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Old 09-24-2010, 10:09 AM   #1
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Router Advice

We all need to get the job done as quickly as possible but when dealing with tools as dangerous as a router cutter spinning at up to 52,000 RPM you cannot risk cutting corners. I can count on the three fingers I have left the times I've got away with cutting corners.

Basic safety Hints

  • Choose the right tool for the job!
It may seem an easy thing to remember but how many times have you pulled out a router out of your tool rack and "made do". The wrong choice of tool can lead to cutter failure, damage to the work piece and even personal injury. If you are unsure what cutter you need there are plenty of suppliers, saw doctors and even manufacturers that will give you valuable information that may save you time money and maybe a bit of flesh and bones.
  • Eye Safety
Even if you are Stevie Wonder it is a must wear safety glasses. Any waste material created with the router can fly out and why does it always fly towards the eye? And you know any rubbish in your eye hurts like hell. So whether you have 20 20 vision or you just don't want the agony of a splinter in the eye wear some safety eye protection. Glasses can be bought for as little as 5.00 are your eyes worth that?
  • Hearing Protection
Right we have sorted your eyes now we'll keep your hearing. Routers can produce noise levels >105-110dB (louder than an average partner!) and without ear protection can lead to permanent hearing loss. Which may be a bonus with the average partner nagging but in the long term but I'm sure you would rather listen without a trumpet in your ear.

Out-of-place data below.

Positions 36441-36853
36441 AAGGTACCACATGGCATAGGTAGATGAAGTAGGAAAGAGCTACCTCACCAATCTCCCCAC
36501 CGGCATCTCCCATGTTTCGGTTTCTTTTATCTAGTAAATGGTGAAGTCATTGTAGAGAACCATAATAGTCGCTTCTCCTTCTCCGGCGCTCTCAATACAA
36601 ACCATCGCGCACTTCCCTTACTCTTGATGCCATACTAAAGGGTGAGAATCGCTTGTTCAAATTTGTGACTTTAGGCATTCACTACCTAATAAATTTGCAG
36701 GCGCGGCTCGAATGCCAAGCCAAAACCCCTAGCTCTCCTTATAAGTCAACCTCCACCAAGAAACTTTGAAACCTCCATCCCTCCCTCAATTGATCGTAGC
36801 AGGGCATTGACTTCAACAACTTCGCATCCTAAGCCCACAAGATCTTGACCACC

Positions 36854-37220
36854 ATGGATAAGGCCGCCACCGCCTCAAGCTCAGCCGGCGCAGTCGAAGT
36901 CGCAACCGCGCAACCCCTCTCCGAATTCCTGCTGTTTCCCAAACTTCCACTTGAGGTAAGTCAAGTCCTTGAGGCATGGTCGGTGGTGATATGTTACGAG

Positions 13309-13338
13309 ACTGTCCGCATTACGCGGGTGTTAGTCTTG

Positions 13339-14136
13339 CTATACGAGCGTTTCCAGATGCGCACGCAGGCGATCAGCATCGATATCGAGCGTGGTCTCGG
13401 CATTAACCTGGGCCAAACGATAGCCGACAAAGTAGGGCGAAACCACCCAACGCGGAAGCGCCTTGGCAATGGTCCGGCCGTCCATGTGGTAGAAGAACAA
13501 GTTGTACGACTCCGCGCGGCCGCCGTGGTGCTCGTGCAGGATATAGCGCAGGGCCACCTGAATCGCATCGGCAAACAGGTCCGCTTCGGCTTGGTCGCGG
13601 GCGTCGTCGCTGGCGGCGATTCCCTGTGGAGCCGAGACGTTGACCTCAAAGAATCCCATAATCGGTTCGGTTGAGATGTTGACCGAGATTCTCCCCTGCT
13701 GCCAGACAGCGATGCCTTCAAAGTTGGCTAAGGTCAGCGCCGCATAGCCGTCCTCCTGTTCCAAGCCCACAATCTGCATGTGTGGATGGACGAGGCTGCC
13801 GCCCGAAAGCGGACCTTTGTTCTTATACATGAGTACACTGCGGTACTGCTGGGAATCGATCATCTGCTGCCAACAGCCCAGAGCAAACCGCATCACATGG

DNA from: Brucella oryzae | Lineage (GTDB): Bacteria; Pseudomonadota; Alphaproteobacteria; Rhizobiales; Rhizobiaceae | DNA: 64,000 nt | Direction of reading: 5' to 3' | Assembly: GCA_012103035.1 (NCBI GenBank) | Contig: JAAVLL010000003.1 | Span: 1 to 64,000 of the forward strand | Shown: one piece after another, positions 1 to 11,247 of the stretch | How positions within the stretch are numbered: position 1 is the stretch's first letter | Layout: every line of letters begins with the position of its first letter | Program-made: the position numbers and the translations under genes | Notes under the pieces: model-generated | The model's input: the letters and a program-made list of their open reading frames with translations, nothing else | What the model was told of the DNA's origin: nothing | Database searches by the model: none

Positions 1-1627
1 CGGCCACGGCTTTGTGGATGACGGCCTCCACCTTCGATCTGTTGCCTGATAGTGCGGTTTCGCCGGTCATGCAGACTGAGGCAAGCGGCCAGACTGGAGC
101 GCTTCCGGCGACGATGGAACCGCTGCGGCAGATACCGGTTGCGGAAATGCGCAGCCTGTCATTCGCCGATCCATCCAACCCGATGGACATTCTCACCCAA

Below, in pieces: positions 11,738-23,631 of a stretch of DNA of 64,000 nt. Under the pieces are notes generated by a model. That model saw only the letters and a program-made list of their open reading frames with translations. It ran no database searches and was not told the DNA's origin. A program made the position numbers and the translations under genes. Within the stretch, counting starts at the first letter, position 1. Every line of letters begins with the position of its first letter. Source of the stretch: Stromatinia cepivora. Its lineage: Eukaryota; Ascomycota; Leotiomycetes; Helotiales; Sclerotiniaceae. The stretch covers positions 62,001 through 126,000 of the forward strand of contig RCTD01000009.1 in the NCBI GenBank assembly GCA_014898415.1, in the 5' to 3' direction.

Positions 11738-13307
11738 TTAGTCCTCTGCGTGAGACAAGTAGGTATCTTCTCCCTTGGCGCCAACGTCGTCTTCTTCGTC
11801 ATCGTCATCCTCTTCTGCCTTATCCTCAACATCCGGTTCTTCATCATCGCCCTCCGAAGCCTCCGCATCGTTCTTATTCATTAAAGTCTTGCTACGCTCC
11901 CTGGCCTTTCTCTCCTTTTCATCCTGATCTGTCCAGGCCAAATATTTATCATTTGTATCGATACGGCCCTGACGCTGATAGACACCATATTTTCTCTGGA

• Fitting The Router
Once again I maybe telling people how to suck the proverbial egg hear but I bet you don't switch off the power when you put the cutter into the router collet! Now you have seen what a router bit can do to materials even as hard as trespa so imagine what it can do to your fingers. So power off and use the tools provided to tighten the router collet and we'll keep them piggies. Speaking of piggies All router cutters over 15.8mm diameter should be manufactured with a Holz BG form (unless it is for mechanical feed). Effectively giving the cutter the ability to prevent overfeeding and here’s the piggies bit the form was developed to help prevent injury and pig tails were used to test rather than fingers! Makes you wonder who held the pig? Right I digress so back to fitting. Most modern routers are now marked with a "K" mark on the shank of the tool. This is the minimum amount of shank that should be inserted in to the collet. Failure to adhere to the "K" mark can lead to cutter wander and will invalidate any warranty. A good rule of thumb though is insert at least 3/4 of the shank in to the collet. And remember trying to increase the length of reach by not inserting the tool properly refers back to Choose the right tool for the Job!
  • Clamp The Work piece
The work piece must be clamped firmly to avoid it moving and fouling your work or your work piece shooting across the workshop or shed faster than a speeding bullet. On the same sort of note routers by nature produce a great deal of torque a firm grasp of the router is a must. And I know it is hilarious watching little Billy been dragged about the workshop but make sure he's still in good enough condition to clear up his own blood.
  • Instructions
I know I'm talking like a sissy but hey read the manufacturer’s instructions. After all they want you to keep your fingers hearing eyes and are running out of people volunteering to hold that pig. Some of these guy have been making and dealing with router tooling for over 50 years so who are we to doubt their knowledge.
  • Service Your Bits
Get the most from your tooling it costs enough! Keep the edge on your tools to improve the life of your tool and increase the life of your router machine itself. Dull and blunt tools can lead to burning and puts added strain on both the router bit and router machine iitself. To prevent breakage router bits can be sharpened with a small diamond stone but only on the face of the tool. Of course to achieve the greatest life use a reputable Saw Doctor to do all your sharpening.

Last edited by beenthere; 09-24-2010 at 05:40 PM. Reason: Removed links he gets paid to advertise/post
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